Jazz legend Lyttelton dies at 86
Humphrey Lyttelton ended his Radio 2 show The Best of Jazz last month
Veteran jazz musician and radio host Humphrey Lyttelton has died aged 86.
The chairman of BBC Radio 4's comedy panel show I'm Sorry I Haven't A Clue recently had surgery in an attempt to repair an aortic aneurysm.
The latest series of the quiz programme was cancelled after Lyttelton was admitted to Barnet Hospital in north London on 16 April.
BBC Director General Mark Thompson described "Humph" as "a unique, irreplaceable talent".
Lyttelton retired from hosting Radio 2's The Best of Jazz last month after more than 40 years presenting the show.
He hosted I'm Sorry I Haven't a Clue - the self-styled "antidote to panel games" - since 1972, appearing alongside regulars Graeme Garden, Barry Cryer and Tim Brooke-Taylor.
Like his many fans, we owe him an enormous debt of gratitude. Like them, all of us at the BBC feel a tremendous sense of loss
BBC Director General
In 1993, he received a Sony Gold Award for services to broadcasting.
Lyttelton began playing the trumpet in 1936 and was still touring with his band up until his admission to hospital.
Best known for the song Bad Penny Blues, they became the first British jazz act to enter the top 20 in 1956.
He was honoured with a lifetime achievement award at both the Post Office British Jazz Awards in 2000 and at the first BBC Jazz Awards in 2001.
The BBC's Mark Thompson said Lyttelton would leave an "enormous gap" in British cultural life as a whole and in the lives of many millions of listeners.
"One of the towering figures of British jazz, he excelled too as a writer, cartoonist, humorist and of course as a broadcaster on television and radio," he said.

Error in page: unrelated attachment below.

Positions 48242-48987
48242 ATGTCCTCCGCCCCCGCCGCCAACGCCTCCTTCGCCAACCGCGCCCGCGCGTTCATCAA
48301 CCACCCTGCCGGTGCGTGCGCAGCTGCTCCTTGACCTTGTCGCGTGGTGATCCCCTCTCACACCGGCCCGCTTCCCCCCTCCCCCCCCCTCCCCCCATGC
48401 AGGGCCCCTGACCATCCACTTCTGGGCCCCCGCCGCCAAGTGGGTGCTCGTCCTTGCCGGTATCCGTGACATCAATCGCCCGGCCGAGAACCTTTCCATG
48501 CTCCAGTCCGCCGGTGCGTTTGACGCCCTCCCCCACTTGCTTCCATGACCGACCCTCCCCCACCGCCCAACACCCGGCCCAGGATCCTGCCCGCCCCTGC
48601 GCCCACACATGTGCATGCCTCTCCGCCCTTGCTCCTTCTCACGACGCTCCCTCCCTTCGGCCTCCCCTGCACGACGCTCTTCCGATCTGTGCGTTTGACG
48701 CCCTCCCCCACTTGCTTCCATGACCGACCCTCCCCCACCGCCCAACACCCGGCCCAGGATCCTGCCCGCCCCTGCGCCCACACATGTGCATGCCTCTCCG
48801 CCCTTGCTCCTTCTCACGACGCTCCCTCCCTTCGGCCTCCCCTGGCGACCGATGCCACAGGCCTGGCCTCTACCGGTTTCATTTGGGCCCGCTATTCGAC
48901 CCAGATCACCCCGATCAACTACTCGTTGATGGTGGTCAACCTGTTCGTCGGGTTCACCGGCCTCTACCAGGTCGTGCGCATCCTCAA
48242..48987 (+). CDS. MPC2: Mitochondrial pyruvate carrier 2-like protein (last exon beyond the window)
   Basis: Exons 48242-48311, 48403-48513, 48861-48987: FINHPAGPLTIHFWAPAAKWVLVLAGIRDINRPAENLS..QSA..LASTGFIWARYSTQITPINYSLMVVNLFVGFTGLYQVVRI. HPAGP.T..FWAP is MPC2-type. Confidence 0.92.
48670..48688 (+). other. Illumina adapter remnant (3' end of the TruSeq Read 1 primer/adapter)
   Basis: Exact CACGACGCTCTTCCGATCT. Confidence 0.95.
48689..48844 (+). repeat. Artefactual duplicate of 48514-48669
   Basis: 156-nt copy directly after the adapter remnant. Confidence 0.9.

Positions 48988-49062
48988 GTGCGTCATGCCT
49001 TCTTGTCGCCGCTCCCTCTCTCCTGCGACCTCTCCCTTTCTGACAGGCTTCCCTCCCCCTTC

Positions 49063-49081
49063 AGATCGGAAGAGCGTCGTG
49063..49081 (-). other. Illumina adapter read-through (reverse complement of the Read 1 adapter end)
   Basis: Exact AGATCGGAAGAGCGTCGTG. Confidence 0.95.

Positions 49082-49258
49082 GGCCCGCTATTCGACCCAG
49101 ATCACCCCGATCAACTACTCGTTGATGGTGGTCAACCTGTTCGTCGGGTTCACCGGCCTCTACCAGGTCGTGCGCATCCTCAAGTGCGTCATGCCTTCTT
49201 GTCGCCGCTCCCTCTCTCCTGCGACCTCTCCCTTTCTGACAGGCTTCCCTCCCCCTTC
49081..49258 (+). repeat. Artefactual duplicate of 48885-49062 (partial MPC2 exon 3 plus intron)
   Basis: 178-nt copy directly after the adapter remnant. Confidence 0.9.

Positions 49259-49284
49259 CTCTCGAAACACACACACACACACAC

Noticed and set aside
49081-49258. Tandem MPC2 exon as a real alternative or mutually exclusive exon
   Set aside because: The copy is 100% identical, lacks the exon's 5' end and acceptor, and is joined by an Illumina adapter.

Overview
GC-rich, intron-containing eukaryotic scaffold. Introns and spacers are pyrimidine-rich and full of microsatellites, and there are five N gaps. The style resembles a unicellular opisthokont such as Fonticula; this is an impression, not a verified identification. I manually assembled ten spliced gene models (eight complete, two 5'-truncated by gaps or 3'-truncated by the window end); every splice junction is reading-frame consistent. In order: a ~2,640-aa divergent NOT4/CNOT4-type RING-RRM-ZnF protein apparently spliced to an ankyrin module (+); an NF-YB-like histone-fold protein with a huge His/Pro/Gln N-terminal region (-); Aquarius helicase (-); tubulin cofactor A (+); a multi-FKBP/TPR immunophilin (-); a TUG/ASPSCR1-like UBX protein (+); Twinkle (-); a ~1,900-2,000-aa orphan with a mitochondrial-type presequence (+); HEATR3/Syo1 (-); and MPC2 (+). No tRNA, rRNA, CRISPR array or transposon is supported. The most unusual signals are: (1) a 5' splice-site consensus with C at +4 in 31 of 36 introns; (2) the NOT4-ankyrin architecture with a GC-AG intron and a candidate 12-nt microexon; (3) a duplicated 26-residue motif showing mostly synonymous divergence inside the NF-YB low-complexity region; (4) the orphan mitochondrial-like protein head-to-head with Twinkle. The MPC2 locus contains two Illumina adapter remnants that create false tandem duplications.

"On I'm Sorry I Haven't A Clue all of his gifts were on show, his warmth and conviviality, his wit, his mischievousness.
"He was a unique, irreplaceable talent. Like his many fans, we owe him an enormous debt of gratitude. Like them, all of us at the BBC feel a tremendous sense of loss."
The controller of Radio Four, Mark Damazer, said Lyttelton encompassed "so many" of the virtues people wanted from Radio Four comedy.
"He's just a colossally good broadcaster and possessed of this fantastic sense of timing," he said.
"It's a very, very sad day but we should celebrate and be very grateful for how much he did for Radio Four because he really was one of the giants over the last 40 years, really terrific."
Jenny Abramsky, BBC Director of Audio and Music, said he had been "one of the wonders of radio broadcasting for years".
Jazz trumpeter Digby Fairweather said that Lyttelton "was, in the best possible way, a jazz machine".
"We will probably never have another Humphrey Lyttelton, which is terribly sad really," he added.
"But we can always play his records."You can hear a classic edition of I'm Sorry I Haven't a Clue on BBC Radio 4 on Sunday 27 April at 1200 BST. There will also be a special programme in tribute to Humphrey Lyttleton on Wednesday 30 April at 0900 BST.